Prime Minister Morrison, who has repeatedly boasted of defending “Australia’s sovereignty” against China, brushed aside Beijing’s explanations for its barley complaint. He provocatively accused the Chinese government of retaliating against supposedly legitimate anti-dumping measures. “We have had anti-dumping inquiries in relation to Chinese products to Australia,” he said. “Not all those decisions were well received.”
Australia’s anti-dumping measures mushroomed during the Rudd-Gillard Labor government, with the trade unions agitating for such protectionism as a means of diverting growing workers’ anger over job destruction in reactionary nationalist directions. The unions blamed “foreign” governments and workers for closures and job losses driven by the profit calculations of transnational corporations.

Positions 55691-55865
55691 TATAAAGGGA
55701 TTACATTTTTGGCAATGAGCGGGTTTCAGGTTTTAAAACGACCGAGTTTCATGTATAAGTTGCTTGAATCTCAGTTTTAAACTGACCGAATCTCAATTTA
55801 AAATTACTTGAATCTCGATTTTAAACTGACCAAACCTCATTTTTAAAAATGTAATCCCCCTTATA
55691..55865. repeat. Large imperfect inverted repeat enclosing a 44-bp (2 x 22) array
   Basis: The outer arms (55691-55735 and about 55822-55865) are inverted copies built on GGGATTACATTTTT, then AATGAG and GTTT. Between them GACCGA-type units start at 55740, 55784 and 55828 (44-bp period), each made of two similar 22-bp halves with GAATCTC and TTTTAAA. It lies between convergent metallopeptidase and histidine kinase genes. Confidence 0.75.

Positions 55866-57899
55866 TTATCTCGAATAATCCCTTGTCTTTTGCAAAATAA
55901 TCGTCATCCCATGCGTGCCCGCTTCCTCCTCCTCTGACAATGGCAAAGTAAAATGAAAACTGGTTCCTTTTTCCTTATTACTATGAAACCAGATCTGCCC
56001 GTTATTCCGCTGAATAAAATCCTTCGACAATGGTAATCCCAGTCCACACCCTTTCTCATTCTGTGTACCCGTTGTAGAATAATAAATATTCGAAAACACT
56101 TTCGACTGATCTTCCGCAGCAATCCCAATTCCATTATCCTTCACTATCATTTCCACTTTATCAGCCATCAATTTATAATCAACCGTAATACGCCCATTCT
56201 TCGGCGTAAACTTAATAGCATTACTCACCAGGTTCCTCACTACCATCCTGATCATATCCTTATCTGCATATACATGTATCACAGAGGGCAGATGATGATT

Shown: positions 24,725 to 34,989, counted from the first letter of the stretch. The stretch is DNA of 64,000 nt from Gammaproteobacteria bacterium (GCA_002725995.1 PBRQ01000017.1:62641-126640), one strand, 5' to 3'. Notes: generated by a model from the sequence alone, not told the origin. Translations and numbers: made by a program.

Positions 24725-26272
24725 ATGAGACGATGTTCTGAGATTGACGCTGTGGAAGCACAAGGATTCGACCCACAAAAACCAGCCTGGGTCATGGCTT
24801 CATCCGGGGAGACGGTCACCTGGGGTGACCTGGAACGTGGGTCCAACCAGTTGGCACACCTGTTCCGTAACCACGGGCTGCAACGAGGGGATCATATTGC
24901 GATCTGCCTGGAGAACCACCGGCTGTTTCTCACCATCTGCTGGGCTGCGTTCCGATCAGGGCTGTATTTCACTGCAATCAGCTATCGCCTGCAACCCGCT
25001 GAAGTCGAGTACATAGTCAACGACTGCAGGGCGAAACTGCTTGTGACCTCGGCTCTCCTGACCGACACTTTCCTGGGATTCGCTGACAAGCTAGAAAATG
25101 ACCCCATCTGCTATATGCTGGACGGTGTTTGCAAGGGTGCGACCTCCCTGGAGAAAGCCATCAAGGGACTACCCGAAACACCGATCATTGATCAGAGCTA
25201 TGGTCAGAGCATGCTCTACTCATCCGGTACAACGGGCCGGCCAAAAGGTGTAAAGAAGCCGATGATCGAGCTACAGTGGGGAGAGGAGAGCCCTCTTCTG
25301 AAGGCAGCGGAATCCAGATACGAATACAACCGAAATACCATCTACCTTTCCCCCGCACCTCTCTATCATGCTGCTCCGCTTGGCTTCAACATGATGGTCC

Through an Anti-Dumping Commission, the Australian government currently has 81 protectionist measures in force against 22 countries and 27 types of imports. Two-thirds of the measures are aimed at steel and aluminium imports, notably from China.
Sections of the Australian ruling class, especially the billionaires whose fortunes are built on iron ore, coal and gas exports to China, are voicing fears of the fallout from Australia’s alignment with the US trade war against China. Nevertheless, the dominant layers of the corporate and financial elite are committed to the US-led conflict with China because of their dependence on the US for investment and military backup.
Over the past two decades, China’s economic growth has made it by far Australian capitalism’s biggest export market, but that same growth also has turned it into a direct threat to the post-World War II dominance of US imperialism. The escalating US diplomatic and economic attacks on China are threatening to descend into a nuclear-armed military conflict, with Australia’s population on the frontline.